Lawmakers still can't agree on a key bill that provides funding for schools.
A conference committee rejected a motion to separate a clause in House Bill 1 that says the House of Representatives must approve a new public employee retirement plan to enact the $70 million increase of funding for schools.
The House was outraged earlier this session when the Senate created the amendment. With little more than two weeks left in the session, the chambers are in gridlock.
"We've taken a lot of flack over that decision," Sen. Gary Wilken, R-Fairbanks, told a standing-room-only crowd in the House Finance Committee room.
The debate has continued in the Capitol nearly twice a day and on weekends.
Senate Bill 141 is the plan to change the public employee and teacher retirement systems, also known as PERS and TRS, from a "defined benefit" plan to a "defined contribution" scheme.
Employees have been receiving retirement benefits based on length of employment and wages. A defined contribution plan sets up their retirement account similar to 401(k) accounts provided by private companies. Contributions would grow in individual accounts invested in the stock market.
The Senate will not approve the $70 million for school funding unless the House votes for this plan.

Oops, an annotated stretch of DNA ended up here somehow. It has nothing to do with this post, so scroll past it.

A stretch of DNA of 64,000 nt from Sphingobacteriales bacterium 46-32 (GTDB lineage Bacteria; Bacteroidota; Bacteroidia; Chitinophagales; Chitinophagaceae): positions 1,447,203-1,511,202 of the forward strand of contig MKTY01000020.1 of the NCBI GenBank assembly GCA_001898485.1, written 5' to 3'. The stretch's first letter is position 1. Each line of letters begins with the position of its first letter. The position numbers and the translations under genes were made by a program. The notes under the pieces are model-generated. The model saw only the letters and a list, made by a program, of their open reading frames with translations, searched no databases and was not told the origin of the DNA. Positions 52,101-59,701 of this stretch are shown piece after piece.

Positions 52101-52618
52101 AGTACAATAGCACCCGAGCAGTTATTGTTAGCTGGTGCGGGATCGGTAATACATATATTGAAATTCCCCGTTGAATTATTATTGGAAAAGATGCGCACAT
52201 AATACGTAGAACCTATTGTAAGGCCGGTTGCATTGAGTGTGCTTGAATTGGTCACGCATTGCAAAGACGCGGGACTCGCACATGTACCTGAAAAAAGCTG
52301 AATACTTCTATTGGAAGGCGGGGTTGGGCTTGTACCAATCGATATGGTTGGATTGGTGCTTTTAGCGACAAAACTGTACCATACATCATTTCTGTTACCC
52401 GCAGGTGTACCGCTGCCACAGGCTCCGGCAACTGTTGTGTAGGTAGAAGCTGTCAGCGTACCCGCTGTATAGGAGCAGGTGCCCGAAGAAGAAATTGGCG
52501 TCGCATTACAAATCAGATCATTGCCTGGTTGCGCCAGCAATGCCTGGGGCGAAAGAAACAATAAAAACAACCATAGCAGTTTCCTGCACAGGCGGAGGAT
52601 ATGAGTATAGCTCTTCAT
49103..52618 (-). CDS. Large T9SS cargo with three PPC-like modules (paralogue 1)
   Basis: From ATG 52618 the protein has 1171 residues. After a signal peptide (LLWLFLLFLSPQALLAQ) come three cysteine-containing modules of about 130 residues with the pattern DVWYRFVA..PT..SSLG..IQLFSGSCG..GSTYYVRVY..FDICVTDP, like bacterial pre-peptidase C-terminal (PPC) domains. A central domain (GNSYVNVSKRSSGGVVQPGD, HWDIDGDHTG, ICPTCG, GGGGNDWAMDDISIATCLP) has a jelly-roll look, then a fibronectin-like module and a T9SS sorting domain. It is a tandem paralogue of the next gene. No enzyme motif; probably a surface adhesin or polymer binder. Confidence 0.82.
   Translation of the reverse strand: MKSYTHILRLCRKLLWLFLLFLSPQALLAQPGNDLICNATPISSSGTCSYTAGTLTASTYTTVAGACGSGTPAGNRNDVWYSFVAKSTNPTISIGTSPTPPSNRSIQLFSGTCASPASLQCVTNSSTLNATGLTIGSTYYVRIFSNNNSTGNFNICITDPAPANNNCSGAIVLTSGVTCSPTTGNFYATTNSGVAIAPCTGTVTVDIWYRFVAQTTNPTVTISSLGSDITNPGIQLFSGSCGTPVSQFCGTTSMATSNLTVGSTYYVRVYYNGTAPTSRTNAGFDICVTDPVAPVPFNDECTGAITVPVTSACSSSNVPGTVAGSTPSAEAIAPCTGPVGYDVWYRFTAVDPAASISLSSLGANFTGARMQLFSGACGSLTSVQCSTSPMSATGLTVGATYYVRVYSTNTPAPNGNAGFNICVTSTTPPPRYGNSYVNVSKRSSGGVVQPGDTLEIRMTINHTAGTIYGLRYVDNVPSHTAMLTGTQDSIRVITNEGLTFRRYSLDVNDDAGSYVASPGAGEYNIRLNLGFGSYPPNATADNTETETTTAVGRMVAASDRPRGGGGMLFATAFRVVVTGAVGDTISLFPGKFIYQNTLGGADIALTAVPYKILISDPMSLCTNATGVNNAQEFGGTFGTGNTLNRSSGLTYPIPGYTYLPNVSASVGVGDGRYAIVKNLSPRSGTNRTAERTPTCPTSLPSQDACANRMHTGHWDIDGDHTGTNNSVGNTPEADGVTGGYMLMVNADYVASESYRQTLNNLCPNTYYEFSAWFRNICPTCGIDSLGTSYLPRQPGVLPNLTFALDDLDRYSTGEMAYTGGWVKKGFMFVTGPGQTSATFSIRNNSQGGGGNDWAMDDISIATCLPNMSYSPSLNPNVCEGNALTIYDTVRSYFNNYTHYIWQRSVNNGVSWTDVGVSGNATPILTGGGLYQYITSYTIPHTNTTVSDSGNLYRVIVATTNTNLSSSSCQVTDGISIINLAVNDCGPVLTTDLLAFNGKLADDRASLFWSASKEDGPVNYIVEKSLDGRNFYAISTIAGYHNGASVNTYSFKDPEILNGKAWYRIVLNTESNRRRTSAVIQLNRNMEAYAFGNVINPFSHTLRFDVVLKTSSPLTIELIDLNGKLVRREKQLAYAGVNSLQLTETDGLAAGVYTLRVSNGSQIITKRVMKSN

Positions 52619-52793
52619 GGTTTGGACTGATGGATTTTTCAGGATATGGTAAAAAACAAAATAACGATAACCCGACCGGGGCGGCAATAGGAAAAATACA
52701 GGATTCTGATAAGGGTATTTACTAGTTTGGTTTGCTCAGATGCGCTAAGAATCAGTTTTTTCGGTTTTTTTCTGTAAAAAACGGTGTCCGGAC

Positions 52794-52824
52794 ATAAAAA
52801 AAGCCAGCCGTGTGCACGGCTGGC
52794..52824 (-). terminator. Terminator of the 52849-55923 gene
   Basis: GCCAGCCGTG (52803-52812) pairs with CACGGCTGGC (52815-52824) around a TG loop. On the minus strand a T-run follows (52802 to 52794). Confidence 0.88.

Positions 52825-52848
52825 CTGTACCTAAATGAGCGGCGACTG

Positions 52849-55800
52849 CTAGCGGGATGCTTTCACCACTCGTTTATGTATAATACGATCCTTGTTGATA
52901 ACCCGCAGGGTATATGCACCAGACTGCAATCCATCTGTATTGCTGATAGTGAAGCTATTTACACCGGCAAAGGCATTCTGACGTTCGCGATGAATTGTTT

"The House's position I think has been a rational one," said Rep. Les Gara, D-Anchorage. "We deal with school funding as a separate issue. We've always done it, and I think we should keep doing it that way."
A $5.7 billion hole has grown in the PERS and TRS system due to forecasters not accounting for rises in medical costs and a higher number of retirees. The whole system is estimated to cost $16 billion.
The plan also requires employees to pay an additional 0.5 percent of their paychecks that will help freeze the deficit and give cities and school districts time to pay the difference.
Opponents, mostly Democrats, say the plan denies employees the option of a traditional pension and does not provide a safety net in case poor investments are made.
The lawmakers said there is still a chance for compromise and they are looking at alternative solutions.
"While it may be raining right now in this room, the sunshine will shine when we leave," Wilken said.
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